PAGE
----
Bambusa oldhamii

giant timber bamboo
Dense, clumping, vibrant green, upright growth. Large leaves. Bamboo Can reach great size in warmer areas.
Bambusa oldhamii
height 30–50ft
width 10–15ft
tolerates Deer
Moderate – High
Oldhamii adds a lush look to any garden and will need regular irrigation to look its vibrant best. These plants are tough; once established, they usually won’t die without irrigation, but they might start to look droopy and dry. Regular watering will give them their signature lushness!

Water this plant regularly, when the top inch or so of soil feels dry. If you establish this pattern over several years, then you can cut back to watering every week or two in dry weather. Use a slow stream of water so that it doesn’t run off; allow the water to trickle all the way down through the deepest layers of soil. In a pot slowly water the entire surface until water comes out of the bottom of your pot.
exposure Full Sun – Part Sun
drainage In Ground: Planting Mix, In Pots: Potting Soil, Tolerates Heavy Soil
origin S China
9, 12–24

Sunset Zones Map

Outdoor Exposure Guide


Full Sun
Six or more hours of sun beams directly landing on the plant's leaves.

Part Shade
Three to five hours of sun beams directly landing on the plant's leaves.

Part Sun
One to two hours of sun beams directly landing on the plants leaves.

Full Shade
The plant is never fully lit by sun beams, but is in a bright spot or has dappled sunbeams playing over the leaves throughout the day.

Deep Shade
The plant never has dappled light on the leaves, and is in a place that feels dim, even on a nice sunny day.


Growing Notes

This clumping Bamboo doesn’t have the ‘escape artist’ qualities that can give running bamboo a bad reputation. These bamboos will make a slowly expanding circular clump and do not need a bamboo liner. If you’d like to have a long line of bamboo, such as along a driveway, you’ll want to plant multiples spaced evenly. If you plant it along a fenceline, clumping bamboo will still make the same sized clump, with half of it on the far side of the fence.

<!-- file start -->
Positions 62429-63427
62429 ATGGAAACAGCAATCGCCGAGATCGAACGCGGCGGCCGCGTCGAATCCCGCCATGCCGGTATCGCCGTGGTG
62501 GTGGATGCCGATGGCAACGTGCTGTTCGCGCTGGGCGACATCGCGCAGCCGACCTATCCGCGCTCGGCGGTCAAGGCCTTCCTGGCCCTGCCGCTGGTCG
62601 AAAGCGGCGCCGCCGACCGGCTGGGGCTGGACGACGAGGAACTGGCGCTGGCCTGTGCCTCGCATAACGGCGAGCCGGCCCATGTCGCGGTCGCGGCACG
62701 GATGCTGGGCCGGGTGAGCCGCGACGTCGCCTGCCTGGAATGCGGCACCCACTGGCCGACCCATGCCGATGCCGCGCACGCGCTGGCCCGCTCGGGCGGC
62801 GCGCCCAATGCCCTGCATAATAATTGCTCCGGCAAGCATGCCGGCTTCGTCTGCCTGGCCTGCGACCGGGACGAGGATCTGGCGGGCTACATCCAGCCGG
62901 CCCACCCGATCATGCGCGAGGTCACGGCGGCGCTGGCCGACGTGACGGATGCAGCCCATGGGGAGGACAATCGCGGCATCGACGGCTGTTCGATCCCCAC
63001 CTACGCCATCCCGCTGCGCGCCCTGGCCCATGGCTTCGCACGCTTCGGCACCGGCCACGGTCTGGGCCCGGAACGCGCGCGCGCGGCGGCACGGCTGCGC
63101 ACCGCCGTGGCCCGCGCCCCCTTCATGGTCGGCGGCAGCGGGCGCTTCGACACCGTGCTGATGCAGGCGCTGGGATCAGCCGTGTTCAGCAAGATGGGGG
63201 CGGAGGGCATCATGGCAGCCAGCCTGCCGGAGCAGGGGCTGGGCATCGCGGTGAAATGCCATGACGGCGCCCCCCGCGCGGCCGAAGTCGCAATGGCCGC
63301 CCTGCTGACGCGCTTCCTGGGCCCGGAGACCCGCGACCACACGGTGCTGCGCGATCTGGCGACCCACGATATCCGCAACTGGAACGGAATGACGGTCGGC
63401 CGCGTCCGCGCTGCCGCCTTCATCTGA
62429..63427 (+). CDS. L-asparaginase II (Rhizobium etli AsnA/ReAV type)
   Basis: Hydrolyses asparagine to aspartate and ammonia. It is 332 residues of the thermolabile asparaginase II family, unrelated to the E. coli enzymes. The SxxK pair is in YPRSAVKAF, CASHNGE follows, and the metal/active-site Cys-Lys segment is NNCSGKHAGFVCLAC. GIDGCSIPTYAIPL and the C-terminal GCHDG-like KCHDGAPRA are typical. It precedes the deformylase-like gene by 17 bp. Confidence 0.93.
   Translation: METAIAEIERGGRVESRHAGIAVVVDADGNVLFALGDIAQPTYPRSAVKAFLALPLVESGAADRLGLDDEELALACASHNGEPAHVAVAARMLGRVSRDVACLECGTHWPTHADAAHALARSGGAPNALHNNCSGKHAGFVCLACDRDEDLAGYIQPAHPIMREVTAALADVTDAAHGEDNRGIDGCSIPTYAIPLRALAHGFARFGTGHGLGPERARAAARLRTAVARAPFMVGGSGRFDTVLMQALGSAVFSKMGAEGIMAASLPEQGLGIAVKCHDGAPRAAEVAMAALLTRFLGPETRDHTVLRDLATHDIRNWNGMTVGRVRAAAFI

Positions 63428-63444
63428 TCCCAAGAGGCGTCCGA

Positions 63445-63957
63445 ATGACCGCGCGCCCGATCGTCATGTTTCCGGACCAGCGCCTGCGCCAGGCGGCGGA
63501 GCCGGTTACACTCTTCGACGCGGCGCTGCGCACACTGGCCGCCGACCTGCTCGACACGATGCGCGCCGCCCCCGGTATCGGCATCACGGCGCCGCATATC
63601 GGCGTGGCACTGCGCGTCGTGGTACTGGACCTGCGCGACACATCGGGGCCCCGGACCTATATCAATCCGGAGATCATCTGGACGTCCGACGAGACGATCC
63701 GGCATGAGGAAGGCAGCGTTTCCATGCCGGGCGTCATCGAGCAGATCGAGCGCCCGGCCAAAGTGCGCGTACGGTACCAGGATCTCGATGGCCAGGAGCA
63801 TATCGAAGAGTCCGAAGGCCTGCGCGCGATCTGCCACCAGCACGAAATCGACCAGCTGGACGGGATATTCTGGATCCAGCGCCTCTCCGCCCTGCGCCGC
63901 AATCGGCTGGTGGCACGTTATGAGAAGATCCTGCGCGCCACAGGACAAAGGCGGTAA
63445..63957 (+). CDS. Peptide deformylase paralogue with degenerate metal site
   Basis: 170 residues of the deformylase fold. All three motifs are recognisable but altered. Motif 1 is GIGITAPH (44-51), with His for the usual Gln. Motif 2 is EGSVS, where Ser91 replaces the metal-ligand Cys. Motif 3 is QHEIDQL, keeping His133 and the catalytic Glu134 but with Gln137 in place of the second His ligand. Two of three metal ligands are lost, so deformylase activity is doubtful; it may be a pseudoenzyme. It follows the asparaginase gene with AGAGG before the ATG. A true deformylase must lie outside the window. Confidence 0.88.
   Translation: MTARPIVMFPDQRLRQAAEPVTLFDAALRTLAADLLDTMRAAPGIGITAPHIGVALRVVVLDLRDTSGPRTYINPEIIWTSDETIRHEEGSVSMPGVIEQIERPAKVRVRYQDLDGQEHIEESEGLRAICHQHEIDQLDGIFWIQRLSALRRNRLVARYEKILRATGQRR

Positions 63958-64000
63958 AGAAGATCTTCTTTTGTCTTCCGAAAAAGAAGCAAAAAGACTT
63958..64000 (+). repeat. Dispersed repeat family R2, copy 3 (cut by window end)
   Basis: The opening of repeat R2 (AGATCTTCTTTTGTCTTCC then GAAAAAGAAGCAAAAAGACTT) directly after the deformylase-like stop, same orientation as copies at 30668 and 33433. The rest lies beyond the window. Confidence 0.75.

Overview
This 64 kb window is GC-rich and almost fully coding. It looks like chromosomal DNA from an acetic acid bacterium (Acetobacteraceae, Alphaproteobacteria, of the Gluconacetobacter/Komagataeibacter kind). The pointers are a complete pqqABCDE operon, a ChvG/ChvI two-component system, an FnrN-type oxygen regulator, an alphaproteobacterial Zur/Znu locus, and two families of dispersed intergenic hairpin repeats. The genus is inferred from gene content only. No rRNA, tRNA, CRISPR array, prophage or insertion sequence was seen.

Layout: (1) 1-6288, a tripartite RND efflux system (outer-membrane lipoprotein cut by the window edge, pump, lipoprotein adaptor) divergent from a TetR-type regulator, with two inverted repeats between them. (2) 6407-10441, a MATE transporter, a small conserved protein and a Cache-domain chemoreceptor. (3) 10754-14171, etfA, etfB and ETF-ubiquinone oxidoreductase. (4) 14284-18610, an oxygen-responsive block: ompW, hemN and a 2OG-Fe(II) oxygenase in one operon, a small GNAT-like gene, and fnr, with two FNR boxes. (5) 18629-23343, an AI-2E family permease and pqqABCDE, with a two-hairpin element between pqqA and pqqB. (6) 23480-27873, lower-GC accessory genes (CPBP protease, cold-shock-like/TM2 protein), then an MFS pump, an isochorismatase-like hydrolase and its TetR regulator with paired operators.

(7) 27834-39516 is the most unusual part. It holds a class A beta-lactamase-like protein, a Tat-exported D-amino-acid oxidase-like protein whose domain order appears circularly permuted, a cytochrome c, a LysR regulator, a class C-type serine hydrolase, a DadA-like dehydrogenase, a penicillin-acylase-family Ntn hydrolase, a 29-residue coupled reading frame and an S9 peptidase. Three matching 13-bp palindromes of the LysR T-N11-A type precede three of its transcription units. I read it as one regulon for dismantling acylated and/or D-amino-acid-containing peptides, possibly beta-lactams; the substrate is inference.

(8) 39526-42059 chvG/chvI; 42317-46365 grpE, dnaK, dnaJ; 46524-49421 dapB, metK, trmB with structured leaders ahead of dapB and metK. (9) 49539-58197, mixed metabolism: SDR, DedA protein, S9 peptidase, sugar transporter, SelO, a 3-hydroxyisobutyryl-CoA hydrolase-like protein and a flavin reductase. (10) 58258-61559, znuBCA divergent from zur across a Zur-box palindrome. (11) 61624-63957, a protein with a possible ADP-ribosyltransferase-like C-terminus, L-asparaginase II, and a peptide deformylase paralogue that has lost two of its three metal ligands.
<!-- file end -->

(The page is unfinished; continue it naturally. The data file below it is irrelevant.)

Remember that Bamboo is a grass, and that will help you understand how to care for it, from watering to pruning and fertilizing. It likes food and water in order to look vibrant and appreciates nitrogen. A yearly addition of compost and mulch in the fall is a great way to keep your bamboo looking lush and clean.
Bamboo looks best when the old shoots are thinned out annually; this also invigorates the bamboo and encourages it to send out new growth. You can also prune up the ‘branches’ to expose the canes, or prune the tips of those branches and thin them to get a staggered bonsai effect. You can also top bamboo if it gets too tall, or if you’d like to have it look more formal like a hedge. However, some people feel this ruins the natural plume silhouette.
Bamboo sheds leaves constantly, and it’s recommended not to remove this leaf matter if possible, as it builds up a nice layer of compost to feed the soil and keep in water. Keep this shedding in mind when underplanting with small plants (they might get buried) or when bamboo is placed near pools, patios, roof drains, etc.
Oldhamii will grow in fairly deep shade, but the shoots are weak and easily snap in windstorms.

Special Interest

Many bamboos are edible, including oldhamii! If you’d like to taste some succulent bamboo shoots, choose an edible variety and blanch them. You can do this by covering emerging shoots in a thick layer of mulch. Once they poke through the mulch, dig back to ground level and cut the bamboo there. You can also fill a bucket with mulch and cut a hole in the bottom. Guide the bamboo shoot through the hole as it emerges from the soil and cut it off below the bucket when it emerges from the top of the mulch.

When bamboo blooms it is synchronized among plants of the same type worldwide over a couple of years. The reason for this is still a bit of a mystery, but it likely has to do with the plant’s production through division, which essentially means that the worldwide population is one cloned plant. Often after bamboo blooms it becomes ragged or dies completely, needing to be replaced. Luckily blooming bamboo are exceedingly rare.